Over the past couple of months I have been working with History@Work affiliate editor Kristin O’Brassill-Kulfan, and NCPH The Public Historian co-editor/Digital Media Editor Nicole Belolan to help pull together a month long series of posts about of archives and public history.
This series will be published throughout October (Archives Month in the United States). I’m super excited to see these posts go live as they discuss a huge range of archival work, public history work, and community center history making.
In the final episode of my mini-series on “Demystifying Archival Labour” I talk about all the access and archival labour feels. I reflect on why access is at the core of what archivists do, why we don’t ‘just digitize everything’, and the challenges of managing researcher expectations. Missed part one of this series? Listen to it here.
In part four of the mini-series on “Demystifying Archival Labour” I discuss preservation best practices and why preservation is a fundamental part of making archival records accessible. I chat about my favourite resources and tools for teaching about preservation. Missed part one of this series? Listen to it here.
In part three of the mini-series on “Demystifying Archival Labour” I tackle the work of archival description and talk about the intellectual work goes into descriptive practices. I also discuss my favourite strategies for teaching about description and the inherent challenges of describing records using RAD. Missed part one of this series? Listen to it here.
In part two of the mini-series on “Demystifying Archival Labour” I tackle the work of archival arrangement and talk about how archives are organized, archival arrangement principles and how to teach about arrangement in the classroom. I also discuss the idea of alternative arrangements as a means of shifting away from colonial perspectives. Missed part one of this series? Listen to it here.
I’m overjoyed by how the Active History Archives Theme Week has come together. This week emerged after the ‘secret archives’ new story and the subsequent response from the archival community. The goal of the theme week is to foster discussion between archivists and historians. Posts in the week tackle issues of archival labour, how private records end up in archives, the legacy of colonial collecting practices, collaboration within archives, and archival outreach.
The theme week includes the following posts: (I’ll update with hyperlinks to the posts once they are live on Active History)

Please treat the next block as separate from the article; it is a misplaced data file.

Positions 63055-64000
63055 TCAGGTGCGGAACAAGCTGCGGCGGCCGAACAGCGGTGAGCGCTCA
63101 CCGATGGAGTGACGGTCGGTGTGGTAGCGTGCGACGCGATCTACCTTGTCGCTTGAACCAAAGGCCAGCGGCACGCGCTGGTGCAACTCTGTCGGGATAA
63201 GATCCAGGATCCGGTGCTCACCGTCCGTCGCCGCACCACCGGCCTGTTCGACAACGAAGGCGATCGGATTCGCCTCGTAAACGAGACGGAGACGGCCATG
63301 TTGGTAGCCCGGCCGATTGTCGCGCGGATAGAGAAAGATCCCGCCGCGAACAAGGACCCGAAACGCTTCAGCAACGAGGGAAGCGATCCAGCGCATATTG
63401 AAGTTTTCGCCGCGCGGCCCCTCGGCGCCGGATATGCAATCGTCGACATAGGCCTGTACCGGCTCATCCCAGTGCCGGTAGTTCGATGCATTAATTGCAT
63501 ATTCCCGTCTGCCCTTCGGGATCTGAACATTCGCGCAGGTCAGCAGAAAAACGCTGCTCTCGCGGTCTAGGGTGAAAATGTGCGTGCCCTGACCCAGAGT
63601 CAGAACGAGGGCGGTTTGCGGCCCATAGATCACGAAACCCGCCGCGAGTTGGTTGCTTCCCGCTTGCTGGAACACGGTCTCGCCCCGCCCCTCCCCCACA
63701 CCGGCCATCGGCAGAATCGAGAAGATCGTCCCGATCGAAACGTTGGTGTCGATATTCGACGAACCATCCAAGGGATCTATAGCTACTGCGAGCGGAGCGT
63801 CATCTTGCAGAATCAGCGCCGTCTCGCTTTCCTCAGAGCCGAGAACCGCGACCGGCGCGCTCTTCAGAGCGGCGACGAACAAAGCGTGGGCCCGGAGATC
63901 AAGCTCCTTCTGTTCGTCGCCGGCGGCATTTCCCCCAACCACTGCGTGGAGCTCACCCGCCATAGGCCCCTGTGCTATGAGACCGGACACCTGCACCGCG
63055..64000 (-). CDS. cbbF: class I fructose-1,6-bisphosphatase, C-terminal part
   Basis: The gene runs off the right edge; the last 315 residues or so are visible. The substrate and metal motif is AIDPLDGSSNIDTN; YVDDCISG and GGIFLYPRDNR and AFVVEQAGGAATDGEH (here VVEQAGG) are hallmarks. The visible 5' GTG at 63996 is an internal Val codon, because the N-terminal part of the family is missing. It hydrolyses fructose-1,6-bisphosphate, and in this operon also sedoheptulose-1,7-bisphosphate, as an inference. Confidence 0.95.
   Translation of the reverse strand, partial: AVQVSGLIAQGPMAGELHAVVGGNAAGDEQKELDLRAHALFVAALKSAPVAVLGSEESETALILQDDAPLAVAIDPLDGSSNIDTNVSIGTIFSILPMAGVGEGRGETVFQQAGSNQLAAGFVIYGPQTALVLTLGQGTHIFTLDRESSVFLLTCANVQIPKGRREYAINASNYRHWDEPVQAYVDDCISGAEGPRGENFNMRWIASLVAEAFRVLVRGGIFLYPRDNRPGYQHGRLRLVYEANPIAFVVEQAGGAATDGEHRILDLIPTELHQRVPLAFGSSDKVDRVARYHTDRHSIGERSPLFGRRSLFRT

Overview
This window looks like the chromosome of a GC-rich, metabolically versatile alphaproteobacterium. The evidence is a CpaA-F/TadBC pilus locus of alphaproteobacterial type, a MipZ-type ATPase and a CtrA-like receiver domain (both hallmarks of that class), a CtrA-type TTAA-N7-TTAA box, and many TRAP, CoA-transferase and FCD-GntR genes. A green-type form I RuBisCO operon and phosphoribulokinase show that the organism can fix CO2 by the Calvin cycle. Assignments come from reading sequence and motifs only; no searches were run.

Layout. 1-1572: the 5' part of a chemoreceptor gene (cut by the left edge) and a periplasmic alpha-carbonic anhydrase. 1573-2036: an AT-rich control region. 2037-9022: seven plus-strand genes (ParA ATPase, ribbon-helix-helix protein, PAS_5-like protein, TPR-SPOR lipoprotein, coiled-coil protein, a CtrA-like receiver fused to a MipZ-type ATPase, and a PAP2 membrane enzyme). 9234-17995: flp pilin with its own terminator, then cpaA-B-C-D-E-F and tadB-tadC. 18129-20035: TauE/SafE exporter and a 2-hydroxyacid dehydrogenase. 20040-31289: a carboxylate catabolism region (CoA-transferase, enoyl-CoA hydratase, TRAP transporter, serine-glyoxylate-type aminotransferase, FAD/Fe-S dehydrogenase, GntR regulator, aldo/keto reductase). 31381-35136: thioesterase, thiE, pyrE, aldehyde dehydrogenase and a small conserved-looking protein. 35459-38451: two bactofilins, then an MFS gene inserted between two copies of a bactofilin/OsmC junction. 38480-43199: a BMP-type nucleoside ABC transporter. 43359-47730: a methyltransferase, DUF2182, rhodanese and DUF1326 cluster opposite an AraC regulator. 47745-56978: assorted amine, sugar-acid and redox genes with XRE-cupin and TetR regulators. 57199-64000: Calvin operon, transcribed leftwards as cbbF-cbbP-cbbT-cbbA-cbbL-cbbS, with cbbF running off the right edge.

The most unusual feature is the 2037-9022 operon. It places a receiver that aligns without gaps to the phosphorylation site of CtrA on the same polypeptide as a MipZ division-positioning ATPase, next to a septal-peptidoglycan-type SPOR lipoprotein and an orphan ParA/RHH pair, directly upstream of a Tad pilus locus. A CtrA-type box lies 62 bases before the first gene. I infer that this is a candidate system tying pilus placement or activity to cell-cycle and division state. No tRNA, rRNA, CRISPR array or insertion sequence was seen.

I’ve been thinking a lot recently about the implications of volunteer labour in the archival profession and the challenges faced by archives that are completely volunteer run. If you haven’t already go read “Implications of Archival Labor” by Stacie Williams. Williams’ work clearly outlines the problems wTith invisible labour in archives, the need for archives to advocate more effectively, and the need for us to talk openly about time and money. Jarrett Drake, and Eira Tansey, and Allana Mayer have also addressed the cultural bias, volunteerism and privilege that is embedded in the archival profession. We need to be having these discussions about precarious employment and the real costs of archival labour.
In the case of completely volunteer run archives – many of which have been operating on volunteer labour for their entire existence – how do you make the case that this labour need to be paid? And how do you create a succession plan for the retirement of a volunteer archivist? The common answer is “document everything!” As Danielle Robichaud pointed out on twitter documentation is often lauded as a way to standardize practices but it is also often used as a way to continue with under funding and poorly resourced archives. Documenting everything doesn’t fix the problem of volunteer labour and at times it can actually work toward devaluing archival work – eg. “Well it’s all really documented in that binder so that any one could do it.” Archival work is specialized and we need to acknowledge the fact that training (which can come in many shapes) matters. The idea that archivists do their jobs because of a deep love for history/preservation makes me uncomfortable. Many people do love their jobs and profession – but that doesn’t mean they don’t deserve to be paid for their labour.
Volunteer and unpaid labour is also hugely problematic when talking about diversity with in the archival profession. The profession is overwhelmingly white and is largely female. When volunteering and unpaid internships are a core part of gaining professional experience and entry into the field you limit growth opportunities to those who can afford to volunteer. Volunteerism and unpaid work is often tied to privilege and has a huge impact on limiting the field to those who can afford to work for little or no money. Recently someone told me that they thought the best way to encourage more Indigenous people to enter the archival professional was to create volunteer positions specifically geared at Indigenous folks looking to gain experience. If this is your strategy for increasing diversity you are doing it wrong and ignoring much larger systematic problems.
This post is more of a thoughts in progress post than anything. The practices and circumstances in the archival profession continue to remind me of the advocacy work that needs to be ongoing.